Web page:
The Savage Stealth Revisited

During the summer, I reported on the Savage 10/110 Stealth, the company’s chassis-stocked rifle for tactical and precision shooting. It’s … Continued

During the summer, I reported on the Savage 10/110 Stealth, the company’s chassis-stocked rifle for tactical and precision shooting. It’s an unlovely, heavy rifle that shoots like merry hell, and people must be buying lots of them because there is now a more expensive, and nicer-looking version called the Stealth Evolution, with such refinements as 5R rifling, a different stock, and a bronze-toned Cerakote-finished rail.

My Stealth, a left-hand 6.5 Creedmoor, would shoot anything acceptably, and with handloads it really liked, would print under ½-MoA, which is about as accurate as factory rifles get. Part of this was due to the stock, which is incapable of the evils of conventional stocks, part due to the barrel, which we will come back to, and part to the action.

Savage did something extremely interesting here. The average gun company, when they build a tactical rifle, screws a heavy barrel into a standard action, beds the result in a target stock, and sends it out the door. But Savage rebuilt the Stealth from the inside out by blueprinting the action—making it as close to dimensionally perfect as it is possible to do. A Stealth action is like a stock car engine, not the powerplant that takes you to work in the morning.

My Stealth barrel, while accurate, was rough, collected copper fouling like crazy, and required an obscene amount of cleaning after each trip to the range. I’m much too old to put up with that, so I gave it to my gunsmith, John Blauvelt, to have it rebarreled.

John specializes in competition rifles and handguns, and when he speaks, I listen. Here’s what he had to say about the Stealth action:

“The action’s barrel thread is very tight—at least a Class 3 or 4 fit. [I had to look this up. There are five classes of thread fit. One and two are more or less average. Three is tight. Four is very tight. Five is for special applications and requires special tools to turn anything with that thread.] I had to lap the threads to the action to get it to turn smoothly and without galling. I could have picked up the thread in the lathe and chased it for a looser fit, but since this is a target gun I thought that lapping the threads made for a tighter and truer fit.

“Savage did it right. I tip my hat to the Savage engineering department. The locking lugs make full, even contact. The action face is true and square. The barrel nut makes full and even contact with the action face. The recoil lug is thicker than standard, robust, and dead flat. It’s not made out of a piece of stamped sheet metal.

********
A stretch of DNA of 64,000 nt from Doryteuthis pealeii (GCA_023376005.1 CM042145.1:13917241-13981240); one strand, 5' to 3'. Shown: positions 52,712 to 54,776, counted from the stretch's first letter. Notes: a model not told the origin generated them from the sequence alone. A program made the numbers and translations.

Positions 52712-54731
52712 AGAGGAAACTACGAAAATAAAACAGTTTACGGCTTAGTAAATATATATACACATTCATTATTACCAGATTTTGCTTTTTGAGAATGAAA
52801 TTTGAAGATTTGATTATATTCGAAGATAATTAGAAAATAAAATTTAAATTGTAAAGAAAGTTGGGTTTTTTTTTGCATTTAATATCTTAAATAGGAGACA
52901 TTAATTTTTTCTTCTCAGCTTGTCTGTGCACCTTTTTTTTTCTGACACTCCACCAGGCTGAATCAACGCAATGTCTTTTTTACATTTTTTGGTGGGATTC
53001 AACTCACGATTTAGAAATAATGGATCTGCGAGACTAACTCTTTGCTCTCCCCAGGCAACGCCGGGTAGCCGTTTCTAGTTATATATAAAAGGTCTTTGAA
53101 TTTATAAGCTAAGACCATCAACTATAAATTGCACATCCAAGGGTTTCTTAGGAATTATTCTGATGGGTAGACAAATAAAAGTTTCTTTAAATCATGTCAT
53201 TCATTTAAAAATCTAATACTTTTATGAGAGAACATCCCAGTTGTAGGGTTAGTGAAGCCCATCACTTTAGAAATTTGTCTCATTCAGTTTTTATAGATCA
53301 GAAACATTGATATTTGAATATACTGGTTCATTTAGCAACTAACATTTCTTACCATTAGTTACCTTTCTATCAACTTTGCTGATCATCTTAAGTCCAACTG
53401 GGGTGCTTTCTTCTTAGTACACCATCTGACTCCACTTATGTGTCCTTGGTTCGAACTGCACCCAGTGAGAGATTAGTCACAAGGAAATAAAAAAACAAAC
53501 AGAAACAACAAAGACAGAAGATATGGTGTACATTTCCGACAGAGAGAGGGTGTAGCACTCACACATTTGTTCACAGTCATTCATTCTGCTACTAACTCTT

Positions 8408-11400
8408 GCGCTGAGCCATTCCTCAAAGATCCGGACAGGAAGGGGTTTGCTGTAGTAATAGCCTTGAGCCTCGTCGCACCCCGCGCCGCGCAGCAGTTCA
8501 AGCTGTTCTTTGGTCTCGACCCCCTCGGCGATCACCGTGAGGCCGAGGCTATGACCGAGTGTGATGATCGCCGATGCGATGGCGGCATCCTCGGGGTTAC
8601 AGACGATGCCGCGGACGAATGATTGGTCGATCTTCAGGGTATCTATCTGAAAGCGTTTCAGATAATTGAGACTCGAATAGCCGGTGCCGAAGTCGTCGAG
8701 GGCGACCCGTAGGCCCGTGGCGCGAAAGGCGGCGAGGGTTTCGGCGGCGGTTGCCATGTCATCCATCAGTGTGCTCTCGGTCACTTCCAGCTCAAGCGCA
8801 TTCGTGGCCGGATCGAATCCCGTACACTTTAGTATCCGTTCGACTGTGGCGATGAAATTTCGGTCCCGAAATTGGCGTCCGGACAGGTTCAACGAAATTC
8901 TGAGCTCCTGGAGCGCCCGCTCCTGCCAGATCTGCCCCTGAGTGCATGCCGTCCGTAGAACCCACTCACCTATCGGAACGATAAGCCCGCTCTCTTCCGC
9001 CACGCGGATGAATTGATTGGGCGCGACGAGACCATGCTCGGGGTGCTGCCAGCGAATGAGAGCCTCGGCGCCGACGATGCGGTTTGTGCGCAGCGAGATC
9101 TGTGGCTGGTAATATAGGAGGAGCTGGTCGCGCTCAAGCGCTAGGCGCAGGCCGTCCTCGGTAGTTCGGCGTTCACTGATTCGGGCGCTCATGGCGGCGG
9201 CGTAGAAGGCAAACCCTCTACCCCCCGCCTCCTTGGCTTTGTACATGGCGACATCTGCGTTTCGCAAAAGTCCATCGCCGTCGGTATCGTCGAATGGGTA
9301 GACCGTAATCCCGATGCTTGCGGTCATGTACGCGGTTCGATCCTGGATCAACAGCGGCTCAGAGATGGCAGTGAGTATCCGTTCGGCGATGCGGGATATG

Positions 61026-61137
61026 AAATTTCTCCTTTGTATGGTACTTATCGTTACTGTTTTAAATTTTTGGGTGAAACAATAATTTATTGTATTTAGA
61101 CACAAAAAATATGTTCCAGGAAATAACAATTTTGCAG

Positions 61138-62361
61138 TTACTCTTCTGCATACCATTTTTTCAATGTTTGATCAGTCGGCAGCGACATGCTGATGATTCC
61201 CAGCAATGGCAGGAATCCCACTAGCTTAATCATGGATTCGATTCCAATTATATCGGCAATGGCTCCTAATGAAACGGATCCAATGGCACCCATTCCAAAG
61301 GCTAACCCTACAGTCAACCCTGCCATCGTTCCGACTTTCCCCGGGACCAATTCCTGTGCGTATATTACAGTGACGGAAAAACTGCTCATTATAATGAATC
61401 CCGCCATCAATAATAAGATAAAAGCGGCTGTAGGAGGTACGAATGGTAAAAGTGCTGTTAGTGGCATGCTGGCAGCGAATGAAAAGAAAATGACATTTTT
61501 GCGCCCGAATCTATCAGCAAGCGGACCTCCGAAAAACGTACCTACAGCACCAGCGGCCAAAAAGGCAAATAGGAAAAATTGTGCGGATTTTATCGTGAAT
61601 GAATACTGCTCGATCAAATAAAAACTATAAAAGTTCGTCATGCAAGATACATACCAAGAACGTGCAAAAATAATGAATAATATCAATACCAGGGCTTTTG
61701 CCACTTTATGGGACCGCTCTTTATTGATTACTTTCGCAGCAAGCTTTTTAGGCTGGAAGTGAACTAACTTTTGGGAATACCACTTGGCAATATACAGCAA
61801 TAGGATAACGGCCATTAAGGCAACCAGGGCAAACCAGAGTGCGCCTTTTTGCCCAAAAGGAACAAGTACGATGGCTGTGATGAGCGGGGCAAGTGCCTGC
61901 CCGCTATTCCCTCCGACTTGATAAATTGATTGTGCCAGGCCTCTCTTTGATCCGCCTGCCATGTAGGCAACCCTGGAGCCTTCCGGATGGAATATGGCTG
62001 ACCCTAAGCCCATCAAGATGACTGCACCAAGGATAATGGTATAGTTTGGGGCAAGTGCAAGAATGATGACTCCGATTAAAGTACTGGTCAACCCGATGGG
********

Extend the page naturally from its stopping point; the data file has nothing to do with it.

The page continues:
“If this gun does not shoot well, there is no hope for humanity.”

John and I decided on a McGowen barrel. A few years ago, he rebarreled a .25/06 Savage of mine with a McGowen and the results were spectacular. McGowens are medium-priced, hand-lapped, and do not take forever to make. McGowen’s Savage Prefit barrels come with all the work done except for screwing the tube into the receiver and headspacing. The barrels come in polished blue, which I take it is chrome-moly ($295) or polished stainless ($325). Anything longer than 26 inches is $10 more per inch. They’ll make you nearly anything you want provided it’s not too grotesque. You can look it all up at Mcgowenbarrel.com. And, very important, John Blauvelt says that if you’re going to rebarrel a Stealth, you need the Large barrel shank and thread. The standard shank and thread will not fit. What I got was stainless, No. 6 contour (which is Light Target), 24 inch, 1-8 twist. The total bill was $500.

The rebarreled Stealth doesn’t shoot the same as the original, which would shoot just about anything into at least acceptable groups. The new version doesn’t like bullets of less than 140 grains, which is fine, because I don’t either, and will signal its displeasure by producing 2-inch spreads.

But if you feed it something that weighs 140, or 142, or 143 grains, it will go under a minute of angle and stay there. I got the tightest spreads with the same bullet that did best in the original rifle—the Nosler 140-grain RDF (Reduced Drag Factor), a projectile of imperishable beauty, the smallest meplat around, and a galaxy-spanning BC of .658. The five-shot group average for these bullets was .425, and occasionally I got one that was down in the .300s or high .200s.

I think the rifle will eventually shoot better because the barrel is still brand-new, and because some of my cases are suspect and, I think, are spreading the groups out. It may end up as a quarter-minute rifle.

And, it cleans up in minutes.

I hope we don’t see a lot of improvement in factory-rifle accuracy from here on. I’m running out of superlatives.